Rockhounding All The Rage In Leelanau County
By Kandace Chapple | Aug. 12, 2022
Rockhounding is big business in Leelanau County – literally! Local shops have started to carry more and more specialized gear for the “hunt” and more and more locals and tourists alike want tips and tricks for finding the elusive Petoskey Stone or Leland Blues. We asked local guru Scot Wack, owner of Northport Trading Post, for the latest on the rock-hound life. Scot, and his wife, Jennifer, have carried on Jennifer’s grandfather’s tradition of creating Petoskey stone jewelry, and selling stones, stone art, and polishing kits at the store. They are one of the few shops that actually polish and sell stones on site. Here, a Q&A with Wack:
Leelanau Ticker: What do you carry to help rockhounds on their hunt?
Wack: Specifically for rockhounders, we have viewing buckets, rock scoops, rock identification guides, and maps of the area beaches.
Leelanau Ticker: Wait – did you say viewing buckets?
Wack: Yes, these are buckets with a clear bottom. The buckets go below the waterline, to create a clear view of the rocks below. We were not expecting all of the interest in them, and we only made 10 and they have all sold this week! I will be making more when the materials arrive.
(When we checked them out on Northport Trading Post’s Facebook page, the comment section was going bananas from the rockhound fans.)
Leelanau Ticker: What are your tips for hunting the famous Petoskey stone?
Wack: With Petoskeys, it’s almost like training your eyes to look for hexagon or circular shapes in the stone. There is a certain pattern and shade of color that Petoskeys commonly have. The best way we have found is to get a legitimate Petoskey stone and take it to the beach. Set it in the water and turn away from it. Glance back and find it. It’s truly like training your brain to see them. Once you have the eye for them, you will see them much more frequently. Dry Petoskeys are harder to find because the patterns don’t show as easily.
Leelanau Ticker: What is the best way to find Leland Blues?
Wack: I gotta say there is almost a little bit of luck and being in the right place at the right time to get some nice blues. The waves can be a deterrent while looking for blues. They move very quickly in the surf. The tell-tale sign for Leland Blues is that they are sometimes covered with little pock marks that came from the quick cooling time when they were dumped in the water (as “slag” from the ore mine). There are multiple shades of Leland Blues from purple to green to deep blue and the elusive robin’s egg blue color, the most sought after. If a rock looks out of place, take a stab and grab it before the lake takes it back out of reach. Also, it’s true that the deeper you go, the more chance you have of finding the larger ones a little further out. But they will all eventually be washed up on shore as well. Also, remember, Lake Superior iron was only in operation for about 12 to 15 years, and there is a finite amount. There were about 60 smelters back in the late 1800s. Only a few have put off blue slag: Leland, Elk Rapids, Cadillac, and Fayette and Marquette in the UP. Most smelters put off deep greens, blacks, grays and dark purples.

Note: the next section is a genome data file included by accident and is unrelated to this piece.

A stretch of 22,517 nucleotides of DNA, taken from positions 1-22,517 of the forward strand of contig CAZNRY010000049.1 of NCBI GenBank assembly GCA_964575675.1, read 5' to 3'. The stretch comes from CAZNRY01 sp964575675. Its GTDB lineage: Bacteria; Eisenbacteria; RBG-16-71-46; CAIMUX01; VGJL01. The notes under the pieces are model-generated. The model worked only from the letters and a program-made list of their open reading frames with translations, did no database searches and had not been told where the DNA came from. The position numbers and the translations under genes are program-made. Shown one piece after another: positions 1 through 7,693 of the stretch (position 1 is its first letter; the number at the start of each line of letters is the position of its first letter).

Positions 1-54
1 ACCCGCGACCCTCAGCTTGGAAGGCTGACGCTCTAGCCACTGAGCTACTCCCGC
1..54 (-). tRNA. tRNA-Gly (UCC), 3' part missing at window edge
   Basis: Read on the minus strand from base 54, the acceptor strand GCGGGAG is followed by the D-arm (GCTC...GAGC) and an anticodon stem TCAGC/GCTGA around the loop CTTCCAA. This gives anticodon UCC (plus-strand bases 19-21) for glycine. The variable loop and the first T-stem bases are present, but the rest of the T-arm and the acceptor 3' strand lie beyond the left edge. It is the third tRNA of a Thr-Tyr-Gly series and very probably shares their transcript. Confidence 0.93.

Leelanau Ticker: What are the best beaches to search?
Wack: In our neck of the woods, our favorite beaches are Christmas Cove, Peterson Park, Gills Pier and Leland beaches. All of which give an equal opportunity to collect Petoskey stones, Charlevoix, Unakite, horn coral and many others. In order to find Leland Blues though, you must go to Leland. Try North Beach and Van’s Beach, down to South Beach. We will give you a map to all the beaches in the area and give you tips and up-to-date information when you stop by our store.
Leelanau Ticker: Well, what if we get skunked on our hunt?
Wack: We do carry Petoskey stones raw and polished in our store. As for Leland Blues for sale, our raw source is limited, but we do have jewelry available in the store. We also make jewelry and other rock items right here in the store - we have our lapidary equipment on site! We do a lot of consignment polishing on clients’ treasures that they have found while on the beaches.
The Wacks also offer polishing classes during the week for people to come in and create something with stones for themselves. The cost is $70 for one person; $120 for 2 people. “It’s a very hands-on class,” says Wack. “We supply materials for one Petoskey pendant that they will make, but usually they end up walking out with two or three.” The classes are 9am to 12pm, Monday through Thursday until September. After that, they offer them Monday through Saturday both at 9am and 1pm. Pre-registering is a must; call to schedule at 231-944-0161.
Editor’s note: While Petoskey stones — our state stone, actually remnants of a coral reef that existed when this area was a tropical sea — can certainly be found along Sleeping Bear Dunes National Lakeshore, it is illegal to remove them from the national park’s shoreline. Stick to state land and other public beaches. More here.Comment
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